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FEBRUARY 6: Ocheng motion sails through, gun takes over

Parliament debated allegations against Idi Amin, leading to the 1966 crisis. On February 22, 1966, some 18 days after the Ocheng motion in parliament, five cabinet ministers were arrested during a cabinet meeting. The five were Grace Ibingira, Dr Emmanuel Lumu, Balaki Kirya, Mathias Ngobi and George Magezi.

Kampala, Uganda | THE INDEPENDENT | For at least 33 years, February 6 is celebrated annually to mark the day Yoweri Museveni waged a five-year civil war that brought him to power in January 1986. But Tarehe Sita, as the day is popularly known, is linked to another historical event, 53 years ago, that may have given birth to Tarehe Sita. In this second part, minister Sam Odaka and MP John Kakonge try in vain to turn the tide, with only Kakonge eventually opposing the motion. As the motion sails through parliament, Prime Minister Obote returns, and the gun takes over. 

Foreign Affairs Minister Sam Odaka and John Kakonge, a specially elected legislator, tried in vain to turn the political tide. In the end, only Kakonge opposed the motion. As the motion sailed through parliament and Amin was sent on leave, Prime Minister Obote returned to Kampala.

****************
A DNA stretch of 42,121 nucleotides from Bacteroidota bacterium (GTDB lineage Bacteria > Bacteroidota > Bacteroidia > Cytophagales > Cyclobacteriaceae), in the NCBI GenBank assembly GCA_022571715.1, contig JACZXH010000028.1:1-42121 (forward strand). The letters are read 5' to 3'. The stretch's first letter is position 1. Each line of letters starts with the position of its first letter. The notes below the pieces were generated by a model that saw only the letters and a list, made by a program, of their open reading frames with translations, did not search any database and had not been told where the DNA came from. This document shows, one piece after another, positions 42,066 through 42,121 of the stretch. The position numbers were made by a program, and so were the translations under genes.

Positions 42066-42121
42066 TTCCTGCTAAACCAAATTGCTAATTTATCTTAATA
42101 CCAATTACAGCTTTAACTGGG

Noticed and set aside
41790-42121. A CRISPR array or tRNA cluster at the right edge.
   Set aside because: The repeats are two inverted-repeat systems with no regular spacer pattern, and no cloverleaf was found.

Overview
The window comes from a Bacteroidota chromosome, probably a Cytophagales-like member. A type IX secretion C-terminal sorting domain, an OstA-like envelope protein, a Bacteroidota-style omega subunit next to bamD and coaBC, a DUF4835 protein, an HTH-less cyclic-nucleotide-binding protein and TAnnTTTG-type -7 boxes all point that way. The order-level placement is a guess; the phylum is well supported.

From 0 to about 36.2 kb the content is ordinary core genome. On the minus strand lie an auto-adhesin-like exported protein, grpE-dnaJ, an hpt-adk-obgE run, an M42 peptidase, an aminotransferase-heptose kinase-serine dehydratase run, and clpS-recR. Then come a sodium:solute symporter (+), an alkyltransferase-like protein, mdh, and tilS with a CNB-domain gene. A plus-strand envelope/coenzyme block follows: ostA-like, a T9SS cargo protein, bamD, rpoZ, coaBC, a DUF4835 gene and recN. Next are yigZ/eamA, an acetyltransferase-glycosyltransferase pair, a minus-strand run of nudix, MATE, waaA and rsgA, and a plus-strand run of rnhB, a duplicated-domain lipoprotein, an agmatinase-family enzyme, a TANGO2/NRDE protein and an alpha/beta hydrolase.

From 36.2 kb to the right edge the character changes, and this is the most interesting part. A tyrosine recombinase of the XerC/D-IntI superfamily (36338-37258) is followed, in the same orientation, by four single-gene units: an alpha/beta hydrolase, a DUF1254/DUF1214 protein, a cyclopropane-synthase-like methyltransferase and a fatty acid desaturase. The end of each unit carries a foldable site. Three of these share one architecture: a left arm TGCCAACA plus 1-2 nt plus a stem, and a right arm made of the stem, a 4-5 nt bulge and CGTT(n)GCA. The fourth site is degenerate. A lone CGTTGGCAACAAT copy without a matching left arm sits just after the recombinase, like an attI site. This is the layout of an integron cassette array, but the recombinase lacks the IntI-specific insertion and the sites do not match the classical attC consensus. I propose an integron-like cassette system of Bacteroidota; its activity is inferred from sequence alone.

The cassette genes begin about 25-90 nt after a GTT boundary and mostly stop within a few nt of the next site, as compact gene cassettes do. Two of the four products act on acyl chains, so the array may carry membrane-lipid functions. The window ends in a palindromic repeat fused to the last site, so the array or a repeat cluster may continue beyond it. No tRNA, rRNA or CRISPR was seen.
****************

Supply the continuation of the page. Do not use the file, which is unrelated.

Odaka’s Creed

Sam Odaka, foreign affairs minister and Member of Parliament from Tororo, began his submission by hitting at some of his cabinet colleagues whom he accused of treachery. He coined what he called Odaka’s Creed:

“I believe in Government, and in its being quite decent, condoning no corruption, condoning on criminal acts, carrying out its full duties and responsibilities, collectively and justly. I believe that ministers who find the cabinet motto, “One for All and All for One” unacceptable to them, must resign at once from it.”

Odaka was directing his “creed” at ministers Balaki Kirya, Emmanuel Lumu, Mathias Ngobi, Grace Ibingira and George Magezi. This forced Dr Lumu to respond: “Many members of this House asked us to resign quickly, from the Uganda cabinet…Why should we? What is wrong with this motion? It has not censured the Premier, it censured not cabinet, it gives none of you a cause to call for the resignations of some of your ministers who resolved to accept it.”

But Odaka had turned his gun and pointed it to the mover of the motion, Daudi Ocheng. “Ocheng has accused so far seven outstanding persons of the crime of corruption. These are Minister Lumu and Minister Ngobi, Mr Roger Mukasa, Chairman of the Coffee Board, and Kalangi Ntende, Chairman of Lint Marketing. And, today, the Prime Minister and two of his ministers.”